Singlet Oxygen Quantum Yield Measurements

The singlet oxygen quantum yield ΦΔ was determined by decomposition of 1,3-diphenylisobenzofuran (DPBF) in ethanol; ΦΔ was correlated to the decay of the absorption of DPBF at 410 nm.19 The irradiation wavelength used to excite the sensitizers was 660 nm. As light source, we used a Clark MXR CPA laser to pump an optical parametric amplifier (OPA, Light Conversion), which produces visible light in the range of 450−11 000 nm as needed. The absorption spectra were measured by using a UV–vis spectrophotometer (Cary Bio50, Varian). Methylene blue (ΦΔ = 49%) was used as the reference compound.19

Transmission Electron Microscopy and Image Analysis

Transmission electron microscopy (TEM) images of Au NPs were obtained by using a JEOL JEM-1200 EX electron microscope. For the measurements, the TEM instrument was operated at an accelerating voltage of 80 kV. The number and size of the nanoparticles were analyzed with the software ImageJ. Over 1660 nanoparticles were counted, and an average size of 5.0 ± 2 nm was calculated on the basis of the Feret's diameter (upper limit diameter, as it measured the longest diameter of the counted particles).20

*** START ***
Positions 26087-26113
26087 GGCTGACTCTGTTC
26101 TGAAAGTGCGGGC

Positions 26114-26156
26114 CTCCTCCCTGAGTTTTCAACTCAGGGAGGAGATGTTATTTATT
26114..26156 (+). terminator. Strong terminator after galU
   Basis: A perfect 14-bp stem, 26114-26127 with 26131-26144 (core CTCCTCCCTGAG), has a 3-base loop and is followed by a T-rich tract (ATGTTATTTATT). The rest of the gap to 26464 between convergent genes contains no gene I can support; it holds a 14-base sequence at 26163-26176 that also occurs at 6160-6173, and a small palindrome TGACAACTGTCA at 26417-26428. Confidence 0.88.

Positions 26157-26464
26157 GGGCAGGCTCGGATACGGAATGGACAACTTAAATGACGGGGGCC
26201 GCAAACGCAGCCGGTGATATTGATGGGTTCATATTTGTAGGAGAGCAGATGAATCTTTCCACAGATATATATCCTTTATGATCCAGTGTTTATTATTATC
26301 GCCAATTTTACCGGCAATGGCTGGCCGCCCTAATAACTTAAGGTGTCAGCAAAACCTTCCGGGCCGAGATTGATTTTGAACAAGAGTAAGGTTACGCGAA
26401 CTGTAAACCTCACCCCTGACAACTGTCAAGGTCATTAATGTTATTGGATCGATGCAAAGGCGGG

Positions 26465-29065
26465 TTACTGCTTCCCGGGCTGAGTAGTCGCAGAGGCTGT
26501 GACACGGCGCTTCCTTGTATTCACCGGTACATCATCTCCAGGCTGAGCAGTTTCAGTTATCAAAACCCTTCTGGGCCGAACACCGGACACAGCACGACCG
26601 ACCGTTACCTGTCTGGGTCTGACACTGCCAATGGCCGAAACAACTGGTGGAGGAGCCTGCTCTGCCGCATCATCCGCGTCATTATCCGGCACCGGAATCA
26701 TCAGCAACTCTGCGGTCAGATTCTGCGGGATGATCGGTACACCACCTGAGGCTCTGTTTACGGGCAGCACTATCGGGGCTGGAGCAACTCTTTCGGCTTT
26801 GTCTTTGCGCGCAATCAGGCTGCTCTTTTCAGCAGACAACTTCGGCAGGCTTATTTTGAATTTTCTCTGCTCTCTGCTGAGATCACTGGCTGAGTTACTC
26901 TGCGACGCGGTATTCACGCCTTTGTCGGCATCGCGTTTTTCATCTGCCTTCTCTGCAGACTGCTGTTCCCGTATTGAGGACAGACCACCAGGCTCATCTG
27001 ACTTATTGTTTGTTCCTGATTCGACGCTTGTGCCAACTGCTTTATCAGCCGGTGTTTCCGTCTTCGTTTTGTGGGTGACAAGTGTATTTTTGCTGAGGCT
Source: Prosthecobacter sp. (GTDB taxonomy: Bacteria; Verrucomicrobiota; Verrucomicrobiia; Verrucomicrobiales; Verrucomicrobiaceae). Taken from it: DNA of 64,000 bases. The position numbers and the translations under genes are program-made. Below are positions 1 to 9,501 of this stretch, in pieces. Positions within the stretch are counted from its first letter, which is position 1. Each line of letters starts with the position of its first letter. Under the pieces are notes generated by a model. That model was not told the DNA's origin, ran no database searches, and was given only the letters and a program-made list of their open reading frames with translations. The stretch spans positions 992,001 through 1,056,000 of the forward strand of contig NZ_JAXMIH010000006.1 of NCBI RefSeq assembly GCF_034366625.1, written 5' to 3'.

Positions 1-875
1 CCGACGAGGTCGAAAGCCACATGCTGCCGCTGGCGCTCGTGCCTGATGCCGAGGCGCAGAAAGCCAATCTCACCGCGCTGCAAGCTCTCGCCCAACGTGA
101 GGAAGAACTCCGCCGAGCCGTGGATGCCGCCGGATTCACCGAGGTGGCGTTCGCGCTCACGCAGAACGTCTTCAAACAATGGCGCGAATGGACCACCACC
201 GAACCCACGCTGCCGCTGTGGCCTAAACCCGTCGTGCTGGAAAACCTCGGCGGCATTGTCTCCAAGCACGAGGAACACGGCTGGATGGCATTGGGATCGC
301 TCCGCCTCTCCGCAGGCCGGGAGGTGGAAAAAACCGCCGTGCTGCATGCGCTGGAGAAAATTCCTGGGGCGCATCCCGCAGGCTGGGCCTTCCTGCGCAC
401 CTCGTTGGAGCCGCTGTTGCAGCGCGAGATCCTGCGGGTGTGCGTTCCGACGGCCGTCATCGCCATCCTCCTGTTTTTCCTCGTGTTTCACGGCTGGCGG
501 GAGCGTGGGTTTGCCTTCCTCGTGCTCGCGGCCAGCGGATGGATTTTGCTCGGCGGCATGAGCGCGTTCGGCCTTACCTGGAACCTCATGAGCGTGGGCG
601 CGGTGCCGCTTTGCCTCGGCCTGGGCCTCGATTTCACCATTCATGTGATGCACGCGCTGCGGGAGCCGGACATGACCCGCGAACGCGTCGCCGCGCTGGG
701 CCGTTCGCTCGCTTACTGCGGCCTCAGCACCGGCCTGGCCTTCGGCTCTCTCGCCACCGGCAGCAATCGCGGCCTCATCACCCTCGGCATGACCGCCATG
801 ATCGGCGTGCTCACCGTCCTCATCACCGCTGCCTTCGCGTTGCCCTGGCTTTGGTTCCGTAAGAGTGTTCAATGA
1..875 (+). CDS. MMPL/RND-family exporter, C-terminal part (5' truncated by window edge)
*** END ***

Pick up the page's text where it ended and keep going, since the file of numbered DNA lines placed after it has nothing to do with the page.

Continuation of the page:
Dynamic Light Scattering Measurements

Dynamic light scattering (DLS) measurements were obtained on a BI-200SM laser light scattering goniometer with a BI 9000AT autocorrelator (Brookhaven Instruments Corp.). A He–Ne laser (632.8 nm, 15mW) was used to detect the scattering, and the detection angle was 90°. The duration was 30−60 min with a 200 μm pinhole. The CONTIN method was used to analyze the data. All the measurements were performed at 25 °C.

Determination of the Extinction Coefficient of PEGylated Au NPs

Assuming a spherical shape and a uniform face-centered-cubic structure, the extinction coefficient ε of Au NPs (mean diameter D ≈ 5.0 nm, based on TEM) was calculated on the basis of the total gold atom concentration, measured by inductively coupled plasma mass spectroscopy(ICP-MS),usingtheLambert–Beer law.21

Phase Transfer Study

One milliliter of PEGylated Au NP–Pc 4 aqueous solution was prepared in a 1 cm fluorescence cuvette and placed on a magnetic stirrer. An equal volume of toluene was slowly added into the cuvette and kept at room temperature. The transfer of Pc 4 into the organic phase was monitored by UV–vis absorption and fluorescence spectrophotometry (Varian Eclipse fluorescence spectrophotometer) for 4 h.

Fluorescence Imaging of Mice

The in vivo experiments were carried out at the Case Center for Imaging Research at Case Western Reserve University, Cleveland, OH. Male nude mice with tumors were anesthetized with Isoflurane. Multispectral fluorescent images were obtained using the Maestro In Vivo Imaging System (Cambridge Research and Instrumentation, Inc., Woburn, MA). Multispectral imaging data sets were acquired at a constant exposure of 500 ms in 2 nm increments. Spectral libraries were created by using an empty tube and a nude male mouse with tumor before treatment to obtain a background profile. The same animal was scanned every 15 min for 2 h before injection and after injection, and at 24 and 48 h after injection.